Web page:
• Doctors, business owners argue over benefits of medical marijuana

    By: Briana Harper

    Updated:

    CORNELIUS, N.C. - The atmosphere was tense Wednesday morning as doctors and business owners argued about the benefits of medical marijuana during a breakfast meeting in Cornelius.

    "A lot of people need relief with this plant and we can't legally get it right now," said Michael Sims, the co-owner of Charlotte CBD.

    From CBD oil to hemp to medical marijuana, there's a lot of talk about cannabis -- but not everyone is on the same page.

    [READ MORE: North Carolina Senate passes bill expanding hemp industry]

    "It has social impact issues -- what it’s doing to hospitalization, ER visits," said former North Carolina Sen. Jeff Tarte.

    People on both sides of the debate were in Cornelius Wednesday, where the one thing they could agree on is that there are more questions than answers.

    "Just like anything, there's going to be outliers as far as benefits, but for the majority of folks, the data just doesn't support that it’s beneficial," said Dr. William Wright with Atrium Health.

    He said his medical research has shown some evidence that cannabis may help relieve neuropathic pain, but that the benefits of treating other illnesses like depression or glaucoma isn't as clear.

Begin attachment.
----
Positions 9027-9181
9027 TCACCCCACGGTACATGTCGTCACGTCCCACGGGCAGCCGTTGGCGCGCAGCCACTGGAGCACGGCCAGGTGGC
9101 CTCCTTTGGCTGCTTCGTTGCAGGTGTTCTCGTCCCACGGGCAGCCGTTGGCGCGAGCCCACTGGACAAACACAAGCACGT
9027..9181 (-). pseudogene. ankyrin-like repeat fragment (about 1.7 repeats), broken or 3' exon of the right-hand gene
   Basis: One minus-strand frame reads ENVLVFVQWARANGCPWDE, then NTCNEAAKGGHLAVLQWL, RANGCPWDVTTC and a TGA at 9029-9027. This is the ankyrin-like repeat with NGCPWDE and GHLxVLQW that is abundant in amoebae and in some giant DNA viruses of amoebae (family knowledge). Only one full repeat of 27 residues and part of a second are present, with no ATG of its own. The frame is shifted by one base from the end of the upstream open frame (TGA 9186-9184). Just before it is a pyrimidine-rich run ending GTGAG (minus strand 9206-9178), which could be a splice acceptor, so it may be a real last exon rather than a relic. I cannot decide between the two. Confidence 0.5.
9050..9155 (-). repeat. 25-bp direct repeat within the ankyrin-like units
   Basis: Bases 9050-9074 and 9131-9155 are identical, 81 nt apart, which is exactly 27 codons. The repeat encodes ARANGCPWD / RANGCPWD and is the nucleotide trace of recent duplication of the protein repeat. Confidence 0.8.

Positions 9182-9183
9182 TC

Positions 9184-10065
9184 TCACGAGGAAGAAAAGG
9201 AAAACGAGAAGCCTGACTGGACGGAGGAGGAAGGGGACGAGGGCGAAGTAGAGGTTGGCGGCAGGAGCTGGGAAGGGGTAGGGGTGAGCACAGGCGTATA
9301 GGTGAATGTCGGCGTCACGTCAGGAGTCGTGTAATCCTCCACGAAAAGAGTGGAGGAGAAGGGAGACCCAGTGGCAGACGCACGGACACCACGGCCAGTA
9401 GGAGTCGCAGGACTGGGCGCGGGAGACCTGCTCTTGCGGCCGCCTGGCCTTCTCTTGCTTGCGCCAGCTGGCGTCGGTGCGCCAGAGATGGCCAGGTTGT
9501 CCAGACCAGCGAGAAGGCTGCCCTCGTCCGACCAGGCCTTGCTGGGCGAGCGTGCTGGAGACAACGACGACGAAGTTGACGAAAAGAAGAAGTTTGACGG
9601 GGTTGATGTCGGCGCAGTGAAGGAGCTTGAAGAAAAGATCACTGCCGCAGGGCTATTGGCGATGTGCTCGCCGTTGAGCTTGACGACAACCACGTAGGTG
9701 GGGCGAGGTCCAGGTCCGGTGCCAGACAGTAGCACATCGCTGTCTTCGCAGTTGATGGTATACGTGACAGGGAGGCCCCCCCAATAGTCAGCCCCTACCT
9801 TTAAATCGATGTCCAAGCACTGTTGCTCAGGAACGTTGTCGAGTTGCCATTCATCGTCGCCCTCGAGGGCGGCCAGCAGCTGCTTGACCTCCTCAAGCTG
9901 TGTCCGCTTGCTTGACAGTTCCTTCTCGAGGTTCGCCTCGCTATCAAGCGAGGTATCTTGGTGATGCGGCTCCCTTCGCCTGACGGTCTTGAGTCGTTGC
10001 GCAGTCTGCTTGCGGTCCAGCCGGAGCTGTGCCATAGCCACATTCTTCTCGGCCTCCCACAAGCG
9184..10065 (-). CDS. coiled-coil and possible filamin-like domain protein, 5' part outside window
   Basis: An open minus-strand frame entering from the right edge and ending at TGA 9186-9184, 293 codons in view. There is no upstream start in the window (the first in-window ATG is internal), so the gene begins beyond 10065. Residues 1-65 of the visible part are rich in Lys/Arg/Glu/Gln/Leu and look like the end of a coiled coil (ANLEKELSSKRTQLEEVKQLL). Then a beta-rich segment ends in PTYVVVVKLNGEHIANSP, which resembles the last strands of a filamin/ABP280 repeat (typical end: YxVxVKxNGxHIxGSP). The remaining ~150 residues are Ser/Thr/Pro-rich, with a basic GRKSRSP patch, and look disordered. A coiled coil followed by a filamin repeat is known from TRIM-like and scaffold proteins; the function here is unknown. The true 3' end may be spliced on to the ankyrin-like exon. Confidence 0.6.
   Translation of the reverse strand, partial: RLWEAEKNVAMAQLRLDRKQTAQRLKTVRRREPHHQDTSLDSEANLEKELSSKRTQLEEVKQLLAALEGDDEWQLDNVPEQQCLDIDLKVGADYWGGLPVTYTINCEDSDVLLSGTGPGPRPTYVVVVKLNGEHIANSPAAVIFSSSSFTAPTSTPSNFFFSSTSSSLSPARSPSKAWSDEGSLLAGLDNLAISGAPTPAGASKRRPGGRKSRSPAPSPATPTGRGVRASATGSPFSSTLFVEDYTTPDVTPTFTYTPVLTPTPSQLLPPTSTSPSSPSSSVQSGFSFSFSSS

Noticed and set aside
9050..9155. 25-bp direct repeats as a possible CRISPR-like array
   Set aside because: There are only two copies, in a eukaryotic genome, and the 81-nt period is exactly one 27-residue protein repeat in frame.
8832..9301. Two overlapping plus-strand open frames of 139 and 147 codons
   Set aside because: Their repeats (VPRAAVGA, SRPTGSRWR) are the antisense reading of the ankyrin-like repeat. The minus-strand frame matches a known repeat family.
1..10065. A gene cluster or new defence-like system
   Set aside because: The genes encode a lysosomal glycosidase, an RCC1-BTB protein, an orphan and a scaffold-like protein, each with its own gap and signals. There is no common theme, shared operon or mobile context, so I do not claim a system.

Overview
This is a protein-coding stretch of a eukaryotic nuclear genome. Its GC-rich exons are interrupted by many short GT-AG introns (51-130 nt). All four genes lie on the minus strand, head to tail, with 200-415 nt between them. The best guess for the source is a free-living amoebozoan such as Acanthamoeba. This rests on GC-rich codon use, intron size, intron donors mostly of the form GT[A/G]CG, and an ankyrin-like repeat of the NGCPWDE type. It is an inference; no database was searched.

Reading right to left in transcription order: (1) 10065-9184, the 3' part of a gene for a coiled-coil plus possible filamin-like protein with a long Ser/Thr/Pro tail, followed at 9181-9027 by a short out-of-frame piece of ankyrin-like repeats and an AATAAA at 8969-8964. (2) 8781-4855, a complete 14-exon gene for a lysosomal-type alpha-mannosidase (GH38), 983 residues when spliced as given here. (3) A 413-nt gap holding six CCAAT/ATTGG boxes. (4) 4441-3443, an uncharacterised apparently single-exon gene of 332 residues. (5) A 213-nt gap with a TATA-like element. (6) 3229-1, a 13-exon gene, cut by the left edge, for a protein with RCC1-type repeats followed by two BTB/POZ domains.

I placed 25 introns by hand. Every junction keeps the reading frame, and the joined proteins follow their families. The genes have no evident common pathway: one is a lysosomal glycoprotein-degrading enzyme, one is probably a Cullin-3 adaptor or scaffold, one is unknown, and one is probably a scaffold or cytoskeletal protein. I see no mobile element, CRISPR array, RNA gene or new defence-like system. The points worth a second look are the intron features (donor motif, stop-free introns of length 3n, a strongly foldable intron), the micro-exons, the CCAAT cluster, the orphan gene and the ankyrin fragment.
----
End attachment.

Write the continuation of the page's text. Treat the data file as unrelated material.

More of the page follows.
"We just don't have the science as far as understanding why it works, how it works," he said.

    But the owners of Charlotte CBD told Channel 9 the proof is in the patients. Sims said they see thousands of people come through their doors each day with a story of success.

    "We have people who come in and are on numerous medications and now are no longer on any medications and the impact is tremendous," Sims said.

    State lawmakers are also talking cannabis. A proposed bill would regulate and license growers for hemp, a product with lesser amounts of THC.

    But overall, one thing is clear -- the discussion is far from over.

    "It's very important that we keep this conversation going to not be further behind,” Sims said. “It seems every state around seems to be legalizing."

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